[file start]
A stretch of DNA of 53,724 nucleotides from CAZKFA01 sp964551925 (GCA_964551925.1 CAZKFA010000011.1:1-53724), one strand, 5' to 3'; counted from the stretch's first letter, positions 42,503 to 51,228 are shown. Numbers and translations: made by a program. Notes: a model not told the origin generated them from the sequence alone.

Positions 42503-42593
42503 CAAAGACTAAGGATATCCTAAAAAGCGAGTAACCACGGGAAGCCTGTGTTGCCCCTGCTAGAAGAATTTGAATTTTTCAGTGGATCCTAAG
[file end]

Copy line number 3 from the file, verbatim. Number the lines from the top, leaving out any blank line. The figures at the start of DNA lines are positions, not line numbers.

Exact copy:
42503 CAAAGACTAAGGATATCCTAAAAAGCGAGTAACCACGGGAAGCCTGTGTTGCCCCTGCTAGAAGAATTTGAATTTTTCAGTGGATCCTAAG